Advanced search

Mumsnet has not checked the qualifications of anyone posting here. If you need help urgently, please see our domestic violence webguide and/or relationships webguide, which can point you to expert advice and support.

My H's 'birthday weekend'

(130 Posts)
MindReader Sun 30-Nov-14 22:55:09

My H's birthday was on Tuesday.
He is one of those people who say: 'no no don't get me anything' (quite forcefully) but then go up the wall if they don't get a fuss...
We agreed to celebrated this weekend as weeknights v busy.

We have NO money atm so the celebration is extremely modest.
On Sat am we went for lunch at Asda (told you we were broke!). It was hugely busy so I suggested one of us sit with kids and one go and order. I sat as I have a mobility problem. He was furious at having to queue as he expects me to do that. I asked him to order me a burger. When the food came there was nothing for him. He said: 'there was only 1 burger left and I knew you'd make a fuss if I had it' (?). Apparently, there was 'nothing else on the menu' he wanted. So, I asked him if he'd walk around the block to get the cinema tickets for the new release we wanted to take the kids to in case it sold out. Perhaps he might find a sandwich from the chiller that he fancied to munch on the way round?. NO.
So, we eat our lunch and it gets to time to leave so we can get tickets on time and he decides he wants Mac and cheese (for the 1st time in 17 years?). So, we are late and stressed for film. After, he huffs and puffs and is grumpy all evening and stomps off to the spare bed.

This morning I get up and cook a slap up brekkie. He snaps about everything and I ask him what the problem is so he goes up in smoke and stomps off again. Kids and I eat the 'birthday breakfast'. He eventually comes down (after both ds and dd have been up showing him the menu they've made on the pc for him sad) and opens kids gifts and mine. Mine is ignored but used (new boots which are not acknowledged but put on). Rest of day is silent treatment (an hour in the car in total silence, anyone?, trip to Garden centre to see Santa in total silence anyone?). He then has another huge huff when I call him down for Roast Beef Dinner (by his request) as he was 'helping dd with hair like YOU asked'. Dinner is also in silence. He then faffs around and as soon as the kids and I are settled watching Frozen he goes to bed.

Apparantly, I am a 'mad witch'.
I am SO tired.

pictish Sun 30-Nov-14 22:58:18

Not surprised...he sounds ghastly. Selfish, childish and quite happy to see everyone suffer for his melodrama.
Is he like that often?

pictish Sun 30-Nov-14 23:00:18

Although I have to say, in the interests of balance, if my birthday treat was lunch in Asda cafe, I'd be depressed as hell.

AnyFucker Sun 30-Nov-14 23:01:09

he sounds like a self centred, tantrumming child

how do you put up with it ?

pictish Sun 30-Nov-14 23:01:32

I'd rather a picnic with homemade sarnies in the park. Asda cafe food is not good.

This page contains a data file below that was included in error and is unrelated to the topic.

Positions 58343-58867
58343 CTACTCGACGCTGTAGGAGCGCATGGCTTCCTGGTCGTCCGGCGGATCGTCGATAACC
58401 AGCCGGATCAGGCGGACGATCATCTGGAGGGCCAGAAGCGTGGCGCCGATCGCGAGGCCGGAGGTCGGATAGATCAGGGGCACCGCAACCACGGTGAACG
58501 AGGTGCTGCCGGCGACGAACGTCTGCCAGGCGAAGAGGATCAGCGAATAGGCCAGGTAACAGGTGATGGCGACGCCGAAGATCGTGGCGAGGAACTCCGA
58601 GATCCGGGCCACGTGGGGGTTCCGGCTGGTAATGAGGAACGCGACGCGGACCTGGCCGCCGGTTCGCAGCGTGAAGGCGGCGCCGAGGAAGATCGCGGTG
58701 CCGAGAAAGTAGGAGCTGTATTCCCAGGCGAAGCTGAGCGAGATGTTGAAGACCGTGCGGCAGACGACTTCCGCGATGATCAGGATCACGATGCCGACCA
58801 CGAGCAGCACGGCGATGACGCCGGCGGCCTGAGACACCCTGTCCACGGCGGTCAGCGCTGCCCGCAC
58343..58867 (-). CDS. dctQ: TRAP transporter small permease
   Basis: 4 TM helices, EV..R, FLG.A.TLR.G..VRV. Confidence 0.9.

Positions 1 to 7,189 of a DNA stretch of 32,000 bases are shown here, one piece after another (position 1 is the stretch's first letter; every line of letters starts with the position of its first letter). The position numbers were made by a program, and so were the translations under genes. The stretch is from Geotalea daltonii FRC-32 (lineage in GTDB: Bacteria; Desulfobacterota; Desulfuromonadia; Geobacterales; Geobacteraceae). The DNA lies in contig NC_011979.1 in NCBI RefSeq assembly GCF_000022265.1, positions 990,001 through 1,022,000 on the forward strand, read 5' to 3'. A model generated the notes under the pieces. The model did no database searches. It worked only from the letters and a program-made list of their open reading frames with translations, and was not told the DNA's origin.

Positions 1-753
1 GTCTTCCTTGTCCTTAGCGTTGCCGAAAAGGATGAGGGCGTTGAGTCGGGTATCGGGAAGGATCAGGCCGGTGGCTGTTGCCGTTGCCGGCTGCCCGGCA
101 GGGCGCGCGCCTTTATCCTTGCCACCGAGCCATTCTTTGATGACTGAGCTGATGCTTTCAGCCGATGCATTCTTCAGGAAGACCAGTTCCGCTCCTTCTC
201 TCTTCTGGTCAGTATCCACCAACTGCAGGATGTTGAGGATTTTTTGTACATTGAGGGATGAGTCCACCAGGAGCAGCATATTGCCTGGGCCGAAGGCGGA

BitterAndOnlySlightlyTwisted Sun 30-Nov-14 23:01:48

He's a pillock. Let him fester, alone.

kinkyfuckery Sun 30-Nov-14 23:03:24

Is he always like this?

Canyouforgiveher Sun 30-Nov-14 23:04:13

He's certainly hard work isn't he. I hope he has compensations.

If this is his normal behaviour then you need to do something about it because that is no way to live.

If it is unusual behaviour then maybe chalk it down to not liking being a year older/broke and when things calm down ask him not to blank you like that ever again.

antimatter Sun 30-Nov-14 23:07:27

If OP has mobility problems she may find it difficult to get to park hence cafe convenient for cinema.

When my ex used to behave like that I would challenge him with words: "would you talk/behave like that at wok? If not ' then stop acting in that manner now"

MindReader Sun 30-Nov-14 23:07:45

Yes, lunch in Asda IS depressing, (specially with him).
We are beyond broke, but needed a quick cheap hot meal between swimming lessons and film and it was that or Greggs blush

To be fair, the breakfast and Roast Beef with trimmings provided today were real showstoppers, but they tasted like ash due to the atmostphere.

Yes, he is like this often and increasingly often too.
Usually 'with bells on' if I am going through something else that is difficult in some way. To wit Thursday, when, despite a very very difficult meeting at work and being so tired I was almost in tears, he had me fill out a form for some free tickets for something today (he cant do it as he's dyslexic). Then, today, decided he 'didn't want to go'. I KNEW he would.

AliceinWinterWonderland Sun 30-Nov-14 23:11:16

Sorry, any lunch I didn't have to cook would be fine by me. grin

He's kind of a twat, isn't he? hmm

MindReader Sun 30-Nov-14 23:14:56

antimatter It took me a while to realise that of course he can't behave like that at work as he would lose his job (customer service based). He doesn't speak to neighbours etc like that (he changes as soon as he comes back into the house though).

I have asked him and he just says it is MY fault for upsetting him and I would 'try the patience of a saint'. His mother was very Religious (but not at all Christian in her attitudes - she would be the Bad Samaritan, lol) and he certainly thinks he is 'above me'.

canyou I can get the silent treatment for weeks at a time. He is nothing if not persistant.

The thing is, the children are picking up on it.
When I speak to them but they ignore me, and I say: 'please will you answer so I know you have heard' they say: 'Dad doesn't' and he smirks.